Which was under the plane…
And contained her medication.
She needed to take it eight hours from her last dosage. Rather than put it in her carry-on, she put it in her bag that went under the plane. Since we were gonna be home in six hours, what did it matter? But now? In a world where the next flight wouldn’t get us to our bags/her medication for NINE hours, naturally, I was concerned with getting our bags off the plane.
But Erwin said that wasn’t possible. So did Manny. They didn’t even TRY to call someone about getting the bags off. “They can’t do that,” was all I got. Dorothy, the concierge, said in her 27 years working with all the airlines, she’d never seen anything like it.
And still, the plane sat right there at the, jetway still attached. Our bags could’ve EASILY been removed in the time that the jet remained parked at the gate (or we could’ve been permitted to board). And even though I CALMLY explained three times that my wife would need her medication based on the delay they were creating, neither Manny nor Erwin would do anything to help about the bags – or getting us on a plane we were booked on/had tickets for/were in the terminal an hour ahead of schedule to take.
Manny wouldn’t give me his last name; he said he didn’t have to. I said it was unfair, as he had my name (and home address!); he insisted two more times that he didn’t have to furnish me with his last name (Erwin did, however). The pair then looked to book us on the next flight out – which had no first class available.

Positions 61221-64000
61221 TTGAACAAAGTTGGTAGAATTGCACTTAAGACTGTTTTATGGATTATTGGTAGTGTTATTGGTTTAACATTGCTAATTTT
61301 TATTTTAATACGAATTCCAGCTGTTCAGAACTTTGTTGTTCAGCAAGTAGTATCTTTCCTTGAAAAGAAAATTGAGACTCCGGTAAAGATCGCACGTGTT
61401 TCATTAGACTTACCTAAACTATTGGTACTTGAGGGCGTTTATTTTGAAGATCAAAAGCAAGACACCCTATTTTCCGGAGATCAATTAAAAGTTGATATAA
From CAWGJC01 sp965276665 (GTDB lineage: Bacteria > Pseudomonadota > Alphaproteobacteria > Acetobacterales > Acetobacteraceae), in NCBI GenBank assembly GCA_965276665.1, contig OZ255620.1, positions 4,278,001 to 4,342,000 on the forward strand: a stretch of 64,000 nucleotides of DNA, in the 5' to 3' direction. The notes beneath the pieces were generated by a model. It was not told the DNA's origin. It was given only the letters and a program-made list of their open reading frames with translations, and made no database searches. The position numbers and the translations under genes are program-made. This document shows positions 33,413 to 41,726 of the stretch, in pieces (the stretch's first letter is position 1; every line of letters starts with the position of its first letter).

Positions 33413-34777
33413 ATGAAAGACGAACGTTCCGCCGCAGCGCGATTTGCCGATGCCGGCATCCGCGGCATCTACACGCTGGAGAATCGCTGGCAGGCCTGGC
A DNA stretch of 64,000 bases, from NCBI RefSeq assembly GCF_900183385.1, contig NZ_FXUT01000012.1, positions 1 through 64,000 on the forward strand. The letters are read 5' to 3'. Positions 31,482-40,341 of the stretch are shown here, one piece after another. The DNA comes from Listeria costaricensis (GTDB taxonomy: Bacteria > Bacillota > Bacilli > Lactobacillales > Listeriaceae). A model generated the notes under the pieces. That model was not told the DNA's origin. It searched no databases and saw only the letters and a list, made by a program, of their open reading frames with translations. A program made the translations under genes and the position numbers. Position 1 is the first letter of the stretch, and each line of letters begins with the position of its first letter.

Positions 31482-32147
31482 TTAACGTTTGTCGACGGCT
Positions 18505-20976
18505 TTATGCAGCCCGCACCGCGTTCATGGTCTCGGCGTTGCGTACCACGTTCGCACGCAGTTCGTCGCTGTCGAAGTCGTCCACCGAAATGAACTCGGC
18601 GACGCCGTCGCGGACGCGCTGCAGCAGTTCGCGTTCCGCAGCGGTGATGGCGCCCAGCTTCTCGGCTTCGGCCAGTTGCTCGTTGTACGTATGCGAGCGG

It didn’t matter: at that point, I knew I’d never spend another dime on anything Virgin-related ever again (which sucks, as I’m a huge fan of your trains in England and your cross-Atlantic flight). It’s not that your airline sucks: you guys are actually a top-notch operation, about whom I literally said to my wife a mere five days ago while we were en route to the east cost “Virgin does it right, man. Such a great airline…”
You are a great airline – but the wife and I will be avoiding you like the plague from now on. As will Mewes – who must’ve smoked an entire pack of cigarettes outside afterwards to calm down. As will anyone in my immediate and extended family. As will any of the cast/crew I’ve gotta fly around the country (or out of it) for productions.
I don’t fault you for the petty, lazy, unhelpful behavior of your JFK terminal 4/gate B25 desk crew. But if that’s the caliber of customer service/customer satisfaction you’d like to be known for, then it doesn’t matter if you’ve got free wifi on the plane and a kickass, in-flight movie selection. It all starts at that check-in desk; and what started there today was the end of our business relationship.
And you WANT me as a customer, man: I’m a first class fiend and I travel TONS. But this shit may have even put me off Virgin Atlantic, too.
A one-time booster who feels fucked over,